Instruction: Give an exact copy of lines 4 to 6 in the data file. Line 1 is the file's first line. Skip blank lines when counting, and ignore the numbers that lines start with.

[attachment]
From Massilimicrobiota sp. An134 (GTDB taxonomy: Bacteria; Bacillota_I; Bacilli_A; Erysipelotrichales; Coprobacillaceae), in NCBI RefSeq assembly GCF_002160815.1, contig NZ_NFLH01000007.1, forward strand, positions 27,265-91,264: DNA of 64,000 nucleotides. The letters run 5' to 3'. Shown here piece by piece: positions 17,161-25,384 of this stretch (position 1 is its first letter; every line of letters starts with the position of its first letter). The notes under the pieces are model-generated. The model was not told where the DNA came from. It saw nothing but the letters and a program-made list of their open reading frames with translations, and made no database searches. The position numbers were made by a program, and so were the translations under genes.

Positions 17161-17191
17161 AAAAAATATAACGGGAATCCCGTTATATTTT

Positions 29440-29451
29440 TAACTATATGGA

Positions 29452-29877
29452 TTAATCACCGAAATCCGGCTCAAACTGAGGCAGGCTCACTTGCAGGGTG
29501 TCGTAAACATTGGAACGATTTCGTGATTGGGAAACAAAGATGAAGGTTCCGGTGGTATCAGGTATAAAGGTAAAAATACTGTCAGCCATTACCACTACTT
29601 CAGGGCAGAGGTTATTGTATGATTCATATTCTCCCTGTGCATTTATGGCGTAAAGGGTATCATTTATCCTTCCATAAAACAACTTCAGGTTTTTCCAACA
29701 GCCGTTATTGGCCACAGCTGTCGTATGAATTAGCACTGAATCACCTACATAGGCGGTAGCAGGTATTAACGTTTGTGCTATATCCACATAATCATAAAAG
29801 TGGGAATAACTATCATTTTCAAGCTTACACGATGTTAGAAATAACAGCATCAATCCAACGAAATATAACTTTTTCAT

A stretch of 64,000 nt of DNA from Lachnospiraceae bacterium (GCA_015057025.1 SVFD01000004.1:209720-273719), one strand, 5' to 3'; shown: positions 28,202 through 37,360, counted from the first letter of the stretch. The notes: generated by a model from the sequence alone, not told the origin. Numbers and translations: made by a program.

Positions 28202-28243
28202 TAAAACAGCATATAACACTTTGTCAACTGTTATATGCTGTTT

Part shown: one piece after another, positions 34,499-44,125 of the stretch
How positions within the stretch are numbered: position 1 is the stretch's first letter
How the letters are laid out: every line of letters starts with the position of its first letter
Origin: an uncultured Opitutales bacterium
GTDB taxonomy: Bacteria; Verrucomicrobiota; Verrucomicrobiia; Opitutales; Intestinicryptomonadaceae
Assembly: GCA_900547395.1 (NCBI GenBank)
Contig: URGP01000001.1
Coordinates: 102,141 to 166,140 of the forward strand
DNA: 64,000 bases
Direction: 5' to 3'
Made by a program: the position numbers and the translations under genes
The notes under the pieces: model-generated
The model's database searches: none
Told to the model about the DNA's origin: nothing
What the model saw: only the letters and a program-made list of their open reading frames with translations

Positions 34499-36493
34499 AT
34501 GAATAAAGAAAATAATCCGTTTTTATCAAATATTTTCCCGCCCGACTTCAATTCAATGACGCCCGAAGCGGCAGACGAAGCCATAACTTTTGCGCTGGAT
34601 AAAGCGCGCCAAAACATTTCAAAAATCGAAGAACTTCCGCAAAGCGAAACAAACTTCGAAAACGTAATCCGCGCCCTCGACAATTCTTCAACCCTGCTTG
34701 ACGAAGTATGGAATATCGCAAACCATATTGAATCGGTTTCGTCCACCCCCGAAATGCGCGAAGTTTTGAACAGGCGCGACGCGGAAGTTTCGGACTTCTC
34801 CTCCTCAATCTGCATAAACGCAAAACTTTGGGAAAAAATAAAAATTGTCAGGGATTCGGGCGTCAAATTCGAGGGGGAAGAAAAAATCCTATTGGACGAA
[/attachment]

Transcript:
Positions 29440-29451
29440 TAACTATATGGA

Positions 29452-29877